Dr Ambedkar with the executive committee for the 1956 Buddhist conversion ceremony

For decades, feeling there was no place for him or the Dalit community within Hinduism, he had been on a spiritual quest. He explored the Sikh faith in depth. But eventually he settled on Buddhism as the best way for himself and his people. He embarked on serious study and out of that wrote several books outlining what he thought was the great contribution of Buddhism both to modernity, and for oppressed peoples.

On the 14th of October in 1956 1956 Dr Ambedkar formally converted to Buddhism at a public ceremony. And immediately after his formal conversion, he led half a million Dalits present at that ceremony in their own conversions. (And. Yes, that was a half million people.)

The movement was based in twenty-two vows, giving the emergent tradition its distinctive flavor.

While his several books outlined his hope for Dalit Buddhism, or, as many call it, Ambedkar Buddhism, he died later in the same year of his formal conversion, and so the implementation of the new faith fell to others.

The Wikipedia article on Dalit Buddhism describes its distinctive features.

Most Dalit Indian Buddhists espouse an eclectic version of Buddhism, primarily based on Theravada, but with additional influences from Mahayana and Vajrayana. On many subjects, they give Buddhism a distinctive interpretation. Of particular note is their emphasis on Shakyamuni Buddha as a political and social reformer, rather than simply a spiritual leader. They note that the Buddha required his monastic followers to ignore caste distinctions, and that he criticized the social inequality that existed in his own time. According to Ambedkar, a person’s unfortunate conditions are not only the result of karma or ignorance and craving, but do also result from ‘social exploitation and material poverty – the cruelty of others.’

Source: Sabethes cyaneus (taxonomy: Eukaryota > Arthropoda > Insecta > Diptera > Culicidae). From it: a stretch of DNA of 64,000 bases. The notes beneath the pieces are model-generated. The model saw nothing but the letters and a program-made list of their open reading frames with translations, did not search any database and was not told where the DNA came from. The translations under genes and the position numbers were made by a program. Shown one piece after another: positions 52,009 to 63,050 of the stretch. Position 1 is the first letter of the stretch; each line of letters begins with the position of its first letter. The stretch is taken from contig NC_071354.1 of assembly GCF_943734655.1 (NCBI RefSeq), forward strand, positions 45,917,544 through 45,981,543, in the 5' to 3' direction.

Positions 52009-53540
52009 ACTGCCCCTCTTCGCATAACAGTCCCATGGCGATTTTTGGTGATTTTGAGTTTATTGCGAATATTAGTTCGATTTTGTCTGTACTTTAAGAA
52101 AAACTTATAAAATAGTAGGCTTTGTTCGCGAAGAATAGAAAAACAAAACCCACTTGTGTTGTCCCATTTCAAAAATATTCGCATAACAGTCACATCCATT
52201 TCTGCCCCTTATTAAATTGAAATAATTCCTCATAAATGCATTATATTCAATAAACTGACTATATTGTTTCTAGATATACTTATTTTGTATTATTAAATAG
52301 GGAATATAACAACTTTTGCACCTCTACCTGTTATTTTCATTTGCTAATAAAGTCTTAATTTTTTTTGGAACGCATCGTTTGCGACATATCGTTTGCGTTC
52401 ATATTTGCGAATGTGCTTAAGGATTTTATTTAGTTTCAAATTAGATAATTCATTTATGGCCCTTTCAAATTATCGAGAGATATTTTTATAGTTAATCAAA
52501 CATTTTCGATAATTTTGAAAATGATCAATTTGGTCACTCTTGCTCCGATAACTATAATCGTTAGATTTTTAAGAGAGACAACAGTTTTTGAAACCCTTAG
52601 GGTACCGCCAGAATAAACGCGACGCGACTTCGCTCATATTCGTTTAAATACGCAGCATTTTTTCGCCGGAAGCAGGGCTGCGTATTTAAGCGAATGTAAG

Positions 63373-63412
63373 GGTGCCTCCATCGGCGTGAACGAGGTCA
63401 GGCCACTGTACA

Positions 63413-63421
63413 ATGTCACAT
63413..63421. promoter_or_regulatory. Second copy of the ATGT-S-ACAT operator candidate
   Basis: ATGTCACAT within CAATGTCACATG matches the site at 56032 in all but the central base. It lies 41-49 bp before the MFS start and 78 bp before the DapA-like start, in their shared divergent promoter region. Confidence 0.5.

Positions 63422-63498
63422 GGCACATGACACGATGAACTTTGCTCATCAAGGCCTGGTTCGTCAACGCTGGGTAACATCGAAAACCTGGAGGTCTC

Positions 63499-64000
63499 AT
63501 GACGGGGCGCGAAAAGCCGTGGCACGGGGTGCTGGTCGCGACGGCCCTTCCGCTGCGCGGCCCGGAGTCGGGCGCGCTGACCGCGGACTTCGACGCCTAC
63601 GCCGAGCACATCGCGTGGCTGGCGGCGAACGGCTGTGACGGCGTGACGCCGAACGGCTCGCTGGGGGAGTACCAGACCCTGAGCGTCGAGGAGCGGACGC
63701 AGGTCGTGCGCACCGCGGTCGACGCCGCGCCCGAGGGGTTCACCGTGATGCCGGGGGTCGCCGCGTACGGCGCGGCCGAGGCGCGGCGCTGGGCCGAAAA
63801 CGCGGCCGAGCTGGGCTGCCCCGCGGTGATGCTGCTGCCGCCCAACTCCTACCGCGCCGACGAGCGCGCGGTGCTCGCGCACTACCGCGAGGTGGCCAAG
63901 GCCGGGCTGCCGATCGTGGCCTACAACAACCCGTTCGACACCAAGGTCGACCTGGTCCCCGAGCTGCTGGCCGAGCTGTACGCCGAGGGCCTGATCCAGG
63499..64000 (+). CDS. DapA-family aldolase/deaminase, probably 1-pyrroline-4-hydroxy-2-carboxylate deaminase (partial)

The same article cites the scholar Gail Omvedt who summarized the unique perspective of Dr Ambedkar’s Dalit Buddhism. “Ambedkar’s Buddhism seemingly differs from that of those who accepted by faith, who ‘go for refuge’ and accept the canon. This much is clear from its basis: it does not accept in totality the scriptures of the Theravada, the Mahayana, or the Vajrayana.”

Dr Omvedt then asks the question, “Is a fourth yana, a Navayana, a kind of modernistic Enlightenment version of the Dhamma really possible within the framework of Buddhism?” Given the existence of the movement, as well as other variations of modernist or rational Buddhisms in the twentieth and twenty-first centuries, whether some other Buddhists might not like it, the answer obviously becomes yes.

Today the movement exists across India, although concentrated in Maharashtra and Uttar Pradesh, and counts the majority of Indian Buddhists, probably about five million people.

So, today it feels worthy to take a moment we might pause and consider him, his movement, and maybe how some variation of these reformed Buddhisms that embrace the deep consequences of Buddhist analysis might prove a healing balm for a troubled world.

Incense and many bows Babasheb!

Many bows!